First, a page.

More than two weeks ago, several activists from youth movements (Filimbi, Struggle for Change, Countdown and New Congolese elite) were abducted in Kinshasa in the middle of the day as they were demanding that President Kabila step down from power. Among these young people, there were Chris Shematsi, Carbon Mwena Congo, Samuel Bosasele Lissa and John Ngandu. A few days after their abduction, another young activist was also kidnapped. Her name is Gloria Sengha Panda Shala. This type of abduction has also taken place in other towns in the Congo, notably in Goma and Mbuji-Mayi. In almost all cases, the destination of the abductees remains unknown and the competent authorities remain silent on requests for explanations from the families. These families are totally helpless, not knowing where to go to receive information about their loved ones.
What will it take to get these young people released? In asking this question, we assume that they are still alive and detained in secret dungeons and prisons of the Kabila regime.
These young people first need the support of all social and religious groups in the Congo. In their homilies of Christmas, the Archbishop of Kinshasa and several other priests gave their support to these young activists, demanding their immediate release. For the Archbishop of Kinshasa, these young people “only claim their rights to live with a little more dignity.” All other major religious denominations must follow the example of the Catholic Church and educate their members and ask them to contact their MPs. Praying is not enough. We must act and alert all the representatives of the people.
The Congolese National Assembly must look into the fate of these young people. This case is so serious that the deputies should in principle convene the Minister of the Interior and Justice to ask them for explanations on the disappearance of these militants. Why is the place of their detention secret? When will they be released? Who will be responsible for any evil that has happened to these young people? These are questions that the representatives of the people must ask the government.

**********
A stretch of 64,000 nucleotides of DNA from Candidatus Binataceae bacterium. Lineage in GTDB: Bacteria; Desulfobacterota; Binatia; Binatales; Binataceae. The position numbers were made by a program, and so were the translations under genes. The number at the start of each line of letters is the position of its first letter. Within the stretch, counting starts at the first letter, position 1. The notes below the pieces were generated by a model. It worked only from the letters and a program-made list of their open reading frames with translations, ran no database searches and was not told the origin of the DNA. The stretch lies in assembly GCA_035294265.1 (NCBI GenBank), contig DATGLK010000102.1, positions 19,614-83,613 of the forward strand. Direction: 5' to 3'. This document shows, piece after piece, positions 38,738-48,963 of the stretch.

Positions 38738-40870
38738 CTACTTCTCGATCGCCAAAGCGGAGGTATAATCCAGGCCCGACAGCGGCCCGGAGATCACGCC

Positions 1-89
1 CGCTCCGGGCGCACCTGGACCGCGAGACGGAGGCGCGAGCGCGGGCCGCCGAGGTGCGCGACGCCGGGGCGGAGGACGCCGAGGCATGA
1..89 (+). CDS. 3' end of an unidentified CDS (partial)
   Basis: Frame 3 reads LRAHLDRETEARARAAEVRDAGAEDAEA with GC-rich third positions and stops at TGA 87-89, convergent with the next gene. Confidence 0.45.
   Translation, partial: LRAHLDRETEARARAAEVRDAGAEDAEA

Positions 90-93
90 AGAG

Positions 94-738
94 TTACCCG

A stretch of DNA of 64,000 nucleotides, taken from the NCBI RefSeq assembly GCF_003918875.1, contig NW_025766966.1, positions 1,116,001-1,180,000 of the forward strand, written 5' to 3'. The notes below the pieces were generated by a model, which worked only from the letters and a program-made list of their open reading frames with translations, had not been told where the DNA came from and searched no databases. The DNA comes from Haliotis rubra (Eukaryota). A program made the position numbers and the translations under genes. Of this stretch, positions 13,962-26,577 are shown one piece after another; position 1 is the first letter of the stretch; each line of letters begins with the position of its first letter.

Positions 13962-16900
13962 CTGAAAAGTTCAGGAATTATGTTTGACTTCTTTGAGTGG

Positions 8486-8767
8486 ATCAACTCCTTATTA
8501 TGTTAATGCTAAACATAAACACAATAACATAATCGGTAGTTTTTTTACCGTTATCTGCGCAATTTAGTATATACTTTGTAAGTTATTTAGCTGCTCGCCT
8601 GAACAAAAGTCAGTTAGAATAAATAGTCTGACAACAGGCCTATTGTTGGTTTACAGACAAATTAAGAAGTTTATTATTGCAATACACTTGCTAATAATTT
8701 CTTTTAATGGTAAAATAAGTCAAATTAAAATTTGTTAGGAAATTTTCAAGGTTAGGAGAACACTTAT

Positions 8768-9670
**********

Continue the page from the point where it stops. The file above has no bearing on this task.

Until now, the government of Samy Badibanga remains deaf to the demands of the families. Government spokesman Lambert Mende said the release of these young activists is not within the jurisdiction of the government, and families should instead go to the police station at the place of arrest or complain to the court. In simpler terms, Lambert Mende is telling families that the Congo government does not give a damn and that they have to go and get help elsewhere.
President Kabila, of course, will not help the families, as it is possible that these young activists are detained in the presidential dungeons. That is why we believe it is important for the Congolese opposition to seize this matter and put pressure on the Kabila regime so that these young militants can be freed. The opposition should not sign the political agreement with the Kabila regime before not only all political opponents but also these young activists are released. There should be no political “peace” without the release of Chris Shematsi, Carbon Mwena Congo, Samuel Bosasele Lissa, John Ngandu and Gloria Sengha Panda Shala.
The Congolese opposition must understand that demanding the return of Moise Katumbi is important. But this return does not mean anything if young Congolese are abducted and detained indefinitely in secret places. If this opposition signs the political agreement with the Kabila regime without obtaining the release of all the men and women detained unjustly, it will have failed in its mission.
The Congolese opposition and civil society must send a clear message to the government of Samy Badibanga and the security services. Never again will Congolese men and women be abducted and detained with impunity. Someone must answer for these criminal acts that are not the pride of a great nation like the Congo.
Finally, we believe that the international community must also put pressure on the Kabila regime so that Chris Shematsi, Carbon Mwena Congo, Samuel Bosasele Lissa, John Ngandu, Gloria Sengha Panda Shala and the other young detainees are released. The representatives of Monusco, the UN and the EU in Kinshasa must request explanations from the Prime Minister. By illegally detaining these young activists, the government flouts national and international laws of freedom and justice. It is therefore essential that the international community, through their representatives in Kinshasa, demonstrate their support for these young activists
After their release, the perpetrators of these kidnappings must give explanations to the people. It will be crucial for families to sue the services responsible for the kidnapping of their relatives. The culture of justice must settle in the Congo. The methods of the Nazi regime must have no place in Congo. State services cannot continue to crush individual freedoms with impunity. Things will change in Congo as soon as those responsible for illegal kidnappings and detentions are prosecuted and severely condemned for their criminal actions.
In the meantime, we join our voice with that of thousands of women and men who are demanding that these young Congolese militants be released immediately. This voice cries out of Kinshasa, Goma, Uvira, Mbuji-Mayi, Lubumbashi, Matadi, Boma, Johannesburg, Paris, Brussels, London, New York, Austin and elsewhere. It is time that the regime of Kabila and the government of Samy Badibanga listen to this voice and free our compatriots!